Next week we will host the next edition of The Connected Past conference, this time in Oxford. The response to the conference has been overwhelming. 65 abstracts were received but only 30 could be accepted if we wanted to avoid parallel sessions. With 117 expected delegates this will be the largest event in the series. We are expecting colleagues from 17 countries and 66 institutions. Interestingly but perhaps not surprisingly, the gender split among delegates is almost 50/50 but only 32% of named authors of papers are female. This proportion is luckily increasing over the years but it’s clearly something for our community to work on.
Have a look at the infographic below. Can you spot how much wine each delegate will receive? I think it will be sufficient 🙂
Don’t know what to buy family and friends for Christmas? Get our board game! The perfect combo of awesome ancient history empire building and new academic perspectives. It makes you think AND happy at the same time, imagine that!
If you order now the game should arrive on time for Christmas (see unboxing video below for contents). No profits are made on the game. A note on shipping: our online shop is based in the US and international shipping is expensive. However, up to 5 games fit into a single shipping box, so we recommend you combine your orders to split the shipping costs. For international purchases we also recommend you select priority shipping, because it will allow you to track your package in the likely case customs apply in the delivery country.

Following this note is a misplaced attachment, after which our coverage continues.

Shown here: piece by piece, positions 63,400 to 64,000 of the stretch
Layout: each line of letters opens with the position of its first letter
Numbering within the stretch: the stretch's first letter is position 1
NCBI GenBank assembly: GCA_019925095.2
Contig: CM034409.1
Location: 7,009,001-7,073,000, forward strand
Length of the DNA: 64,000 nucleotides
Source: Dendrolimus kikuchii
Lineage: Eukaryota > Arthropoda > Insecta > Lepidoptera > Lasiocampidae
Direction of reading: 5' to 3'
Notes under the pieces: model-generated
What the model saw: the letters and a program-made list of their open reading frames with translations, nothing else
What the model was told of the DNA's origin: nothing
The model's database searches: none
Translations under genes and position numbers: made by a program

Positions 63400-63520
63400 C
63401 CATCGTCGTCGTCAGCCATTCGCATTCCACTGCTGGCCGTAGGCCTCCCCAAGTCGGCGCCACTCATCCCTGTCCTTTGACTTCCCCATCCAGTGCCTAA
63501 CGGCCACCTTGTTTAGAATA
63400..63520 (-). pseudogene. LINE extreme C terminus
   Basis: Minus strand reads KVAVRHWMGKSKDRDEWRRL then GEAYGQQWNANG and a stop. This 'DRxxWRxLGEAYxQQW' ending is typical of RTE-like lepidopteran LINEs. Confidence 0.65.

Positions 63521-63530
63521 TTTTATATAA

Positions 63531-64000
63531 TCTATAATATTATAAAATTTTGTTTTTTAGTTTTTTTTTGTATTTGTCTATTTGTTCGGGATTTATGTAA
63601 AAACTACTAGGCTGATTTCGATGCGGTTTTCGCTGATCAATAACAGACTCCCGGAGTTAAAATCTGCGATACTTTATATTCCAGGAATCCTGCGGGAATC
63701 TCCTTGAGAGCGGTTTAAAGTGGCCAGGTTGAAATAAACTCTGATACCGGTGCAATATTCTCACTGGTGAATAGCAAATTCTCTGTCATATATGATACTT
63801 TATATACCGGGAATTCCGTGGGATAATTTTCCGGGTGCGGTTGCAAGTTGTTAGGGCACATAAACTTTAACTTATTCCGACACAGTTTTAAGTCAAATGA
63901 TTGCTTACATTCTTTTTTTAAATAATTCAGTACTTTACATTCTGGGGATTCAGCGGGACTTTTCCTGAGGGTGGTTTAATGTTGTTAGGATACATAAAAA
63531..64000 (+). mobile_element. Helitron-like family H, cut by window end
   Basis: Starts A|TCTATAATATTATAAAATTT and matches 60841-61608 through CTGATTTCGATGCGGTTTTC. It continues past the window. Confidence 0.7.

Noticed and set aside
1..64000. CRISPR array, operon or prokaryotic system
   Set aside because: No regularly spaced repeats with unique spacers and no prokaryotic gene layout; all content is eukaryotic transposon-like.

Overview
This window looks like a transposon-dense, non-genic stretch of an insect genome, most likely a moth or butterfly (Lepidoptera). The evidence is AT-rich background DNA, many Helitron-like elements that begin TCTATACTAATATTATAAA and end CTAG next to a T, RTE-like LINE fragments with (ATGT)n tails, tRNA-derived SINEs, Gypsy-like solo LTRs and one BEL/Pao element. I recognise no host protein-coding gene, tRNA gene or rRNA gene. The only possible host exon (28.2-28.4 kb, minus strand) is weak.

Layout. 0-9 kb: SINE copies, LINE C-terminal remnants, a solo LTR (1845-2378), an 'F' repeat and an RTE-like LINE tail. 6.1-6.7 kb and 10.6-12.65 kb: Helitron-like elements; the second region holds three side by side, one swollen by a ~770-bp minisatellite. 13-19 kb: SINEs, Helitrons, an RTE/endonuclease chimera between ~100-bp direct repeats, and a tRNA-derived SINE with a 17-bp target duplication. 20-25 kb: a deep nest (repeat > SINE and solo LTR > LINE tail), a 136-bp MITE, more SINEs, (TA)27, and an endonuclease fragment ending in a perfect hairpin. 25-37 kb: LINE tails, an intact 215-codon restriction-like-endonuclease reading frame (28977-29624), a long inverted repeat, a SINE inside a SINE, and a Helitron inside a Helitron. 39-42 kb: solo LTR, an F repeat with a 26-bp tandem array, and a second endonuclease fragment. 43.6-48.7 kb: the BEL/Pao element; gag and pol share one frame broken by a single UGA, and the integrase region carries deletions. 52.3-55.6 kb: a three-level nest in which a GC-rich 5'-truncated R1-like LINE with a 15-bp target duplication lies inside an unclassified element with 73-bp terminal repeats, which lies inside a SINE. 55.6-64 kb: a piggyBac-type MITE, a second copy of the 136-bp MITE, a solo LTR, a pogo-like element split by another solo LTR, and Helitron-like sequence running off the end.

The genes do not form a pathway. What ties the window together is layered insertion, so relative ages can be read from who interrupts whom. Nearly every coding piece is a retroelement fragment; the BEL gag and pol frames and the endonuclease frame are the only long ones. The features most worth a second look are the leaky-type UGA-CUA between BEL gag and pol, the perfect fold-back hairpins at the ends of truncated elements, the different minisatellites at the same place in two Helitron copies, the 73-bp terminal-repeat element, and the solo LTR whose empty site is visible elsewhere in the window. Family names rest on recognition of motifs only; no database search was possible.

This is a board game by archaeologists for everyone. It was made by Iza Romanowska, Shawn Graham and myself. We wanted to do a fun public outreach activity that highlights key aspects of our research: how can we simulate the Roman economy? We find that simulation is very much like playing a board game. The only difference being that a simulation is played by a computer hundreds or thousands of times rather than by you and your family fighting over the rules during the Christmas break. The disagreements and discussions that arise over playing a board game we actually find very similar to the process we go through when making a computer simulation. Why is this rule the way it is? Is it really the best representation of the Roman world? Why don’t we change it and see what happens? This is why we thoughts a board game is the ideal format to share this part of our research.
Mod your game and let us know what you think! Disagree with us, simulate your own Roman economy, publish your findings!
This permanent job will be of interest to members of this list. You will be part of a great project pioneering new computational methods in archaeology, applied to US southwest archaeological research questions:
The cyberSW project is looking to hire a full-time developer/database manager to work on both current NSF supported research project and future projects/data development. The position will be through Archaeology Southwest in Tucson and, though this is tied to the current NSF RIDIR grant, will continue as a regular full-time position after that grant ends in 2020. Please pass this along to anyone you know who might be interested.